These are difficult times and they touch each of us in different ways, I hope this newsletter finds you as well as can be. At times like this there is a need to not only appreciate the good things we have, but also rise to the challenge of doing better. The pandemic has forced us to rethink how we live, teach, and do our work – and HIAA members have been generous in supporting each other and sharing resources, as seen in recent articles, workshops and social media posts.
I hope you were able to read the HIAA Board’s Statement Condemning Anti-Black Bias and Systemic Racism. As a board we felt it was important to speak up, and to assert that we “strongly condemn[s] the systemic racism and violence enacted on Black Lives. We stand in solidarity with our Black and all other racialized colleagues and students and assert our support for those working to end the injustices that their communities have suffered. We take this moment of reckoning to also reflect on ourselves and what we, as individuals and as a community, must do.” In the spirit of self-reflection, we also decided to “prioritize the 2020-21 year’s awards -- the Grabar Postdoctoral Fellowship, Grabar Travel Grant, and the Sevcenko Prize -- and the 2021 CAA Majlis for research and activism that expands our understanding of race and its representation in Islamic art and culture, and to topics that deal with the way racism or race has played a part in writing about Islamic art.”
Taking advantage of the online medium’s ability to reach members across the world, HIAA will organize and make available online workshops and lectures on its website. We have already co-hosted one event with Christiane Gruber (President-elect, University of Michigan), who organized a highly successful workshop on Online Resources for Teaching Islamic Art on July 14, which was attended remotely by almost 100 people. Presentations on teaching resources and pedagogical strategies were given by board members Ruba Kana’an (University of Toronto) and Matt Saba (MIT), as well as Michael Toler (MIT). The video recording of the workshop will be made available to members in the coming days on the HIAA website.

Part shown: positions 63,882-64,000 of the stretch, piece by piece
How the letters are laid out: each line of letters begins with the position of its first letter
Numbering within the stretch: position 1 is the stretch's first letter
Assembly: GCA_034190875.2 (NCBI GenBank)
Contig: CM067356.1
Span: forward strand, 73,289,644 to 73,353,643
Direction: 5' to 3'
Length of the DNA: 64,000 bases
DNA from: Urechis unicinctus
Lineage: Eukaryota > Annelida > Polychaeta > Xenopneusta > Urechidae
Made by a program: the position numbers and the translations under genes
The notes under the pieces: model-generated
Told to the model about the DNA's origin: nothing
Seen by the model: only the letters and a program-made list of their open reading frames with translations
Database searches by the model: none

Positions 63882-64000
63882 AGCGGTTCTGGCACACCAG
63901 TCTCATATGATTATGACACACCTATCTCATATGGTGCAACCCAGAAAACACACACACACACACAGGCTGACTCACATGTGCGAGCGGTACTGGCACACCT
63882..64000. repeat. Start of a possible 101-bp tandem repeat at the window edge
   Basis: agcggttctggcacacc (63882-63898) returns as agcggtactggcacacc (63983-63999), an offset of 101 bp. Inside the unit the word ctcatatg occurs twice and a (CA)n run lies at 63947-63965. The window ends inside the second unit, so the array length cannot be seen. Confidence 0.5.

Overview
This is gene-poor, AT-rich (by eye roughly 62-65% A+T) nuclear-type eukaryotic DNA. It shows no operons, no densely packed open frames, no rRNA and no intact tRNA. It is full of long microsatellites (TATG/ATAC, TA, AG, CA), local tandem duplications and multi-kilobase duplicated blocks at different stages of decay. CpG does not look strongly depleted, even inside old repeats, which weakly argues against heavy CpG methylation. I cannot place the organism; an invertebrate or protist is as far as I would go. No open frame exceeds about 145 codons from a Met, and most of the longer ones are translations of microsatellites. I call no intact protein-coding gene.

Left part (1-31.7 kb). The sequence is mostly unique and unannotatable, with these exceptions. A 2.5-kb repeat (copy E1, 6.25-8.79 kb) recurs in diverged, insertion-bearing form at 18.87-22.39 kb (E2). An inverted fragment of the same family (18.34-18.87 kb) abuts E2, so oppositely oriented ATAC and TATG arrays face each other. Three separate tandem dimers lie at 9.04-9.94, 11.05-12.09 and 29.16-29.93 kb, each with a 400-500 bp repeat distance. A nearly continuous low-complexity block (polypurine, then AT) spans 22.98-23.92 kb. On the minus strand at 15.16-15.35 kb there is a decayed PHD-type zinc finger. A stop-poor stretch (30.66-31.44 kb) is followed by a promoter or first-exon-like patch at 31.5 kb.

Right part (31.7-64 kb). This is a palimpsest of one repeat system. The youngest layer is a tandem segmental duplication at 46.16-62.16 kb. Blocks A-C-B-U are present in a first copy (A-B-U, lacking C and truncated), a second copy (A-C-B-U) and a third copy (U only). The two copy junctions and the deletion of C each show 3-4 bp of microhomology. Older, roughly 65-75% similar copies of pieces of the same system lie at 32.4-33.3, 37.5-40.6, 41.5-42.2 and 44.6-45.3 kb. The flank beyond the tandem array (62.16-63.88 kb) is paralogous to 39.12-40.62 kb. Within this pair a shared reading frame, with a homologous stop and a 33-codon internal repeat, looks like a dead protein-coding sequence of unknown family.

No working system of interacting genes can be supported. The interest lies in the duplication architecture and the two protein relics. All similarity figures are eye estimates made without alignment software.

Building upon the success of the July event, we will offer another workshop in mid-October 2020 (date tba), organized by Ladan Akbarnia (San Diego Museum of Art) that focuses on museums, collections, and the ethics of display. The goal is to emphasize the benefits of and opportunities for collaborative work across platforms (university, museum, cultural organizations, etc.), where increased communication and understanding of the issues and challenges involved (i.e., regarding the institution of the museum, the art market, decolonization as practice, national and international laws relating to art and heritage) leads to better practices in research, acquisition, display, and education.
In November, we will be co-hosting an event with the Middle East and Islamic Studies program at University of California, Riverside on research and pedagogy at the margins of Islamic art history. I’ll write again with details once the programs have been finalized. We hope to co-host with colleagues in presenting ‘local’ events to a wider audience – please reach out if you’d like to share an event you’re organizing.